Gulas and Txakoli | Catavino
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Gulas and Txakoli

Gulas

Editor’s Note: Once again, Janelle Norman joins us from the bustling city of Madrid to share with us her first experience eating the traditional Basque dish called, gulas.

I first tried gulas at a Basque friend’s house. As he showed me how to cook these imitation baby eels, he reminisced back to his childhood (25 years ago) when “angulas”, the real ones, were more plentiful in the river inlets of the Bay of Biscay. His family would buy them live and store them in the refrigerator. He remembers some times the little critters would escape and his mother would find the toothpick sized critters all over the walls of the fridge. Since then, the world population of eels has dropped drastically and the coveted “angulas” can go for around 100 Euros a plate. In Spain, the memory of the angulas is strong and their imitations are quite popular as a side dish, especially at Christmastime. Gulas are also a common topping on “pintxos” (tapas in the Basque Country) and in salads.

The best place to have pintxos of course is in the Basque Country, Bilbao, San Sebatian, etc. Last weekend when in Bilbao we stopped in a little bar for a light lunch, (Just between the Atxuri tram/train station and the Hotel Sirimiri.) They had some amazing pintxos, we ate about 7 of them and the price was at least half of what you would pay in Madrid. More centrally located and famous are the bars in and around the Plaza Nueva, for more info see my post on Tapas Talk.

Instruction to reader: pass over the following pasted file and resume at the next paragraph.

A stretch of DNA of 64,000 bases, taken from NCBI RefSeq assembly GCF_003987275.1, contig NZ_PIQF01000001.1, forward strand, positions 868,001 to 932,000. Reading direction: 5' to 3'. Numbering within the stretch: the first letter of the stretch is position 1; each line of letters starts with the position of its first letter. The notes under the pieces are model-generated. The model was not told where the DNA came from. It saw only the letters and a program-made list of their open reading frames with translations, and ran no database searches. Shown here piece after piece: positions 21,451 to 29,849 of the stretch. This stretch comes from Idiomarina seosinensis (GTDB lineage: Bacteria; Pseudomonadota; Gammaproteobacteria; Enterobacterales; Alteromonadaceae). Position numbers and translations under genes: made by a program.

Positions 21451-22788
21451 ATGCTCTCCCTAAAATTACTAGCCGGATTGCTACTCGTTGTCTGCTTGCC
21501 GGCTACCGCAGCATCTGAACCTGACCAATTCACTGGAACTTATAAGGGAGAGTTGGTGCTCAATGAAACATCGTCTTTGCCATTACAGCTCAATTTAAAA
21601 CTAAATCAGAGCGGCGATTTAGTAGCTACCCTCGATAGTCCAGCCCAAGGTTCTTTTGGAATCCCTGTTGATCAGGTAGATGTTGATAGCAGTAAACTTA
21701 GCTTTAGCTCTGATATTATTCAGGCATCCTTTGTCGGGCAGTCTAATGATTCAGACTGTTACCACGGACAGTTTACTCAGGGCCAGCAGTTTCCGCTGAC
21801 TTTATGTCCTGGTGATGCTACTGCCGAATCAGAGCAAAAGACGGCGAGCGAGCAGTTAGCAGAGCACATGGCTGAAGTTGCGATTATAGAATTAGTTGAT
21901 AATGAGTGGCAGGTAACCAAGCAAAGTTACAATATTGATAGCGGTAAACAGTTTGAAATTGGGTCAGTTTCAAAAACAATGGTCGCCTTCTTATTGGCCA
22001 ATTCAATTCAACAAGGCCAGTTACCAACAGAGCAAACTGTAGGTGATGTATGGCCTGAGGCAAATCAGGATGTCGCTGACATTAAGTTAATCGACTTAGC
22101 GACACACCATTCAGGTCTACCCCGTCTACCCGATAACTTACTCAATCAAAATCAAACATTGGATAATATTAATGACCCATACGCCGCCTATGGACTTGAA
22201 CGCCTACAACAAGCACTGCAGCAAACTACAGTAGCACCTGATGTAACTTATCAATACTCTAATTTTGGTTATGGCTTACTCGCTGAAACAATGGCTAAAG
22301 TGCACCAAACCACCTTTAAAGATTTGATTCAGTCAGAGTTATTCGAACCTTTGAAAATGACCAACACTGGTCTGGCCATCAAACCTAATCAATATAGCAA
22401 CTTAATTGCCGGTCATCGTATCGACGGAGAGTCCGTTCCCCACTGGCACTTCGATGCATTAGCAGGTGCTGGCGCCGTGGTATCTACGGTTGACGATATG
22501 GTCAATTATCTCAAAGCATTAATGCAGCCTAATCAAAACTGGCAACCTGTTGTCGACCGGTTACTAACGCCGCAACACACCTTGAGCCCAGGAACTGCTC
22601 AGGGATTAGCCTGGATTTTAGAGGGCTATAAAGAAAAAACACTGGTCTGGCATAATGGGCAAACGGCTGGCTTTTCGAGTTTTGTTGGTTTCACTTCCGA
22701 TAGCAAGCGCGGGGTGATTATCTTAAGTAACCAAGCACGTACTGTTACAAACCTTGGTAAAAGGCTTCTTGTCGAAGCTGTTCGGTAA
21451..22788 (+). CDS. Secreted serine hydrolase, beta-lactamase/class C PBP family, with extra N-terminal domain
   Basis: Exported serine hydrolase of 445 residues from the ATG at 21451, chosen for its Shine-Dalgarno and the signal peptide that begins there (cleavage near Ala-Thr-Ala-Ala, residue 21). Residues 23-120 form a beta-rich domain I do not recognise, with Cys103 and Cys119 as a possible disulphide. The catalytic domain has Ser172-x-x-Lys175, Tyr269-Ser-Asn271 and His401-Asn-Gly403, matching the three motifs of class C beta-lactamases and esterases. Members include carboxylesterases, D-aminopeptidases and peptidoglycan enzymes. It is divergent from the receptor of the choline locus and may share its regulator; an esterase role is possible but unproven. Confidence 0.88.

Pintxos at Taberna Txakoli in Madrid

But if you are in Madrid, an easy place to find and to have some Basque-style pintxos with gulas, and a glass of Txakoli, is the appropriately named Taberna Txakoli on the street Cava Baja at number 42 (just down from the Plaza Mayor). They include gulas in some of the pintxos, one is a mixture of scrambled egg with the gulas sticking out in all directions. The best way to order at the Taberna Txacoli, if you don’t know the names, is made easy with the glass display cases filled to overflowing with a wide variety of these Basque style tapas.

Now on to the wine. Txakoli (pronounced Cha-coal-EE, with the accent at the end) is a tart, acidic, young white wine from the Basque Country. It’s one of my favorite white wines, because I love acidic flavors. I also enjoy the sound of the name, and that it is a regional product, made special as it’s not so easily found outside the Basque Country. Even in Madrid, you’re lucky if you’ll find more than one producer in a Basque bar or a wine shop. Txakoli is also fabulous because it’s fun! Ideally, it is poured from a distance of about 2 feet above the glass (like sidra) to break up the gas in the wine and release the volatile aromas. Although it’s not a sparkling wine, it has an effervescent quality in the mouth. At many bars, nowadays, they have a little plastic top placed on the bottle to slow the stream for easy, perfect pouring. It’s a very drinkable wine and pairs perfectly with the traditional seafood and cheese Basque tapas. You can find some tasting notes here at Catavino, and Vinography.

Cheers,

Janelle Norman

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